It’s hard to believe it’s been 18 years since the world changed on what had been a beautiful, clear Tuesday morning — Sept. 11, 2001.

Since that fateful day when two planes seized by terrorists crashed into the twin towers of the World Trade Center in New York City, another crashed into the Pentagon and a fourth was brought down in Pennsylvania after a heroic resistance arose, an entire generation has come of age.

There were plenty of lessons that Americans learned that day, including that we can never let our guard down when it comes to safety, and that we should never take our loved ones for granted.

When there is so much mayhem in the news nationally (and even hitting way too close to home in the greater San Antonio area in Wilson County), it’s debatable whether we are safer or not. 

Certainly, no major terrorist attack has occurred on U.S. soil since 9/11, and for that we can be very thankful.

When the event fades from overwhelming magnitude to memory, it’s easy to let the busyness of life distract us from appreciating our friends and family the way we should. 

It’s human nature to let the little things distract us until something really big happens to jar us out of our complacency.

I was sitting at home (since I worked a 2 p.m. to 11 p.m. shift back in those days) when the images of the jet airliners crashing into the World Trade Center were aired across the world. I was in the habit of turning on the news every morning and actually saw the second plane strike the second tower on live tv.

There was a feeling that it might just be the tip of the iceberg, that additional attacks might be planned in the coming days or weeks, and there was also the strange chaos of packages containing white powder (and feared to be anthrax) turning up in various locations during that time.

One of the things that happened is that the world seemed to shrink a bit. 

Not since Dec. 7, 1941, had there been a sneak attack by enemy forces that killed thousands of Americans. However, that was an ocean and six decades away, something that seemed more a part of history than a lesson for the present.

A wave of patriotism covered the nation. We’d seen it before when the Gulf War broke out and Saddam Hussein’s Iraqi forces were ousted from Kuwait, but this time it was different. We knew we were in for a long road this time, not a war that would last just a few weeks, but something that could go on indefinitely.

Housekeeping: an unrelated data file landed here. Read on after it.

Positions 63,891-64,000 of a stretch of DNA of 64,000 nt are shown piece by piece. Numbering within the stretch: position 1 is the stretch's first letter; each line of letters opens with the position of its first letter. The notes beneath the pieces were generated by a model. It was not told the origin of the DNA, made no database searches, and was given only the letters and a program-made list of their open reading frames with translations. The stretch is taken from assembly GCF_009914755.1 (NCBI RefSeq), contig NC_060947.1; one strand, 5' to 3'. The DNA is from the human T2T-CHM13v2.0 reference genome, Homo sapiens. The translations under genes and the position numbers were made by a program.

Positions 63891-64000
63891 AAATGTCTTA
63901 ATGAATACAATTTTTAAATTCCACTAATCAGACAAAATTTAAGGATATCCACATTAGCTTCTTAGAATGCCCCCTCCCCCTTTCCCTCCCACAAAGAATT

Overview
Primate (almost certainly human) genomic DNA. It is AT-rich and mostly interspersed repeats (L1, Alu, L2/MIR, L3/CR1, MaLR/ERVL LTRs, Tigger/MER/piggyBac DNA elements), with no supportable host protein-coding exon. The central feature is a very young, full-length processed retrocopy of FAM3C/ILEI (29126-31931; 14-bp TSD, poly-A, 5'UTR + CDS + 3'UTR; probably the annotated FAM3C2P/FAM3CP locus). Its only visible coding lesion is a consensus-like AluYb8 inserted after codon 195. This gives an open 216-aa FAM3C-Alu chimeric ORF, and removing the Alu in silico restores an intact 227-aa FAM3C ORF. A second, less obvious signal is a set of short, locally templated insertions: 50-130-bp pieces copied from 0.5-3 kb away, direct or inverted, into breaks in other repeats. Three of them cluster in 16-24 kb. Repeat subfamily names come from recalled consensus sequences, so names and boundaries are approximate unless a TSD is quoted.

We saw many heroes step up that day. New York City firefighters and police who risked — and sometimes sacrificed — their lives to try and save other people were at the top of the list. 

There were also those who volunteered for the military so they could make a difference and help defeat the forces of terrorism, including Pat Tillman, who left a lucrative football career with the Arizona Cardinals to serve his country, and who ended up giving his life in the war against terror.

Another hero who gave his life in the war against terror was Three Rivers’ own Clovis Ray, a U.S. Army Ranger who died fighting in Afghanistan helping to keep America safe from those who would like to bring the war to our own doorstep. Ray’s death came in March 2012, more than a decade after the events of 9/11 launched our nation into a war it didn’t ask for, but a war that still lingers.

It can be easy to take our freedom, our safety and our ability to pursue happiness for granted. But we shouldn’t forget those who have sacrificed so much so that we can enjoy the fruits of what they have done — and continue to do — for us.

As another year passes and 9/11 grows more distant, we should remember that the lessons and sacrifices that came at such a painful cost 18 years ago are still as valid as ever today.

Jeff Osborne is the editor of The Progress. A Texan since 1973, he has worked for Texas newspapers for 25 years.